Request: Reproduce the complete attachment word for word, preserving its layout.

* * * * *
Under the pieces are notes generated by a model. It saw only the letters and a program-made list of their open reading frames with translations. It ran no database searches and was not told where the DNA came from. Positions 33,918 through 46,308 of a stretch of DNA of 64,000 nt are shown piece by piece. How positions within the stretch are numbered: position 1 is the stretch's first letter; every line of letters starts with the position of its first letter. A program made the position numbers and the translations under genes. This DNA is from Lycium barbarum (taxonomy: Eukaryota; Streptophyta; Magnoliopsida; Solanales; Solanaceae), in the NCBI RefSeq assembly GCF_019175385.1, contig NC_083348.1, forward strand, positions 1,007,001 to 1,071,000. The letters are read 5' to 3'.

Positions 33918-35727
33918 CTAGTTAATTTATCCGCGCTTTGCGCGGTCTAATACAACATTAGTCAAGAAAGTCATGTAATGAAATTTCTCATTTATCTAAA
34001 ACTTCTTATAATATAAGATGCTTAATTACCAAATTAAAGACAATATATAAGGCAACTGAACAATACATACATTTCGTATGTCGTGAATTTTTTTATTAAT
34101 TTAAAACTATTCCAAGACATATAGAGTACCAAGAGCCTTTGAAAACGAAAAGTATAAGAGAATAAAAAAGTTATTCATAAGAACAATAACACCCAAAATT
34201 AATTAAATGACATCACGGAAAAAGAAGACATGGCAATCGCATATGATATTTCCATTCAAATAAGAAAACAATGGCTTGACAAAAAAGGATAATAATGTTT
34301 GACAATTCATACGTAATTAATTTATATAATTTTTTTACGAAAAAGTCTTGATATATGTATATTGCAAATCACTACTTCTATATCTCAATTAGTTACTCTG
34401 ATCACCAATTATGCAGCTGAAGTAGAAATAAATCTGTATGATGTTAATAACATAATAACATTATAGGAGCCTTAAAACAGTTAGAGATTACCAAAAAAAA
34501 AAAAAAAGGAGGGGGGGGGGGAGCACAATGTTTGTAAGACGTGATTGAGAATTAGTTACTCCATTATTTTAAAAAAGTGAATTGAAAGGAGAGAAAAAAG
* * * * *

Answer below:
Under the pieces are notes generated by a model. It saw only the letters and a program-made list of their open reading frames with translations. It ran no database searches and was not told where the DNA came from. Positions 33,918 through 46,308 of a stretch of DNA of 64,000 nt are shown piece by piece. How positions within the stretch are numbered: position 1 is the stretch's first letter; every line of letters starts with the position of its first letter. A program made the position numbers and the translations under genes. This DNA is from Lycium barbarum (taxonomy: Eukaryota; Streptophyta; Magnoliopsida; Solanales; Solanaceae), in the NCBI RefSeq assembly GCF_019175385.1, contig NC_083348.1, forward strand, positions 1,007,001 to 1,071,000. The letters are read 5' to 3'.

Positions 33918-35727
33918 CTAGTTAATTTATCCGCGCTTTGCGCGGTCTAATACAACATTAGTCAAGAAAGTCATGTAATGAAATTTCTCATTTATCTAAA
34001 ACTTCTTATAATATAAGATGCTTAATTACCAAATTAAAGACAATATATAAGGCAACTGAACAATACATACATTTCGTATGTCGTGAATTTTTTTATTAAT
34101 TTAAAACTATTCCAAGACATATAGAGTACCAAGAGCCTTTGAAAACGAAAAGTATAAGAGAATAAAAAAGTTATTCATAAGAACAATAACACCCAAAATT
34201 AATTAAATGACATCACGGAAAAAGAAGACATGGCAATCGCATATGATATTTCCATTCAAATAAGAAAACAATGGCTTGACAAAAAAGGATAATAATGTTT
34301 GACAATTCATACGTAATTAATTTATATAATTTTTTTACGAAAAAGTCTTGATATATGTATATTGCAAATCACTACTTCTATATCTCAATTAGTTACTCTG
34401 ATCACCAATTATGCAGCTGAAGTAGAAATAAATCTGTATGATGTTAATAACATAATAACATTATAGGAGCCTTAAAACAGTTAGAGATTACCAAAAAAAA
34501 AAAAAAAGGAGGGGGGGGGGGAGCACAATGTTTGTAAGACGTGATTGAGAATTAGTTACTCCATTATTTTAAAAAAGTGAATTGAAAGGAGAGAAAAAAG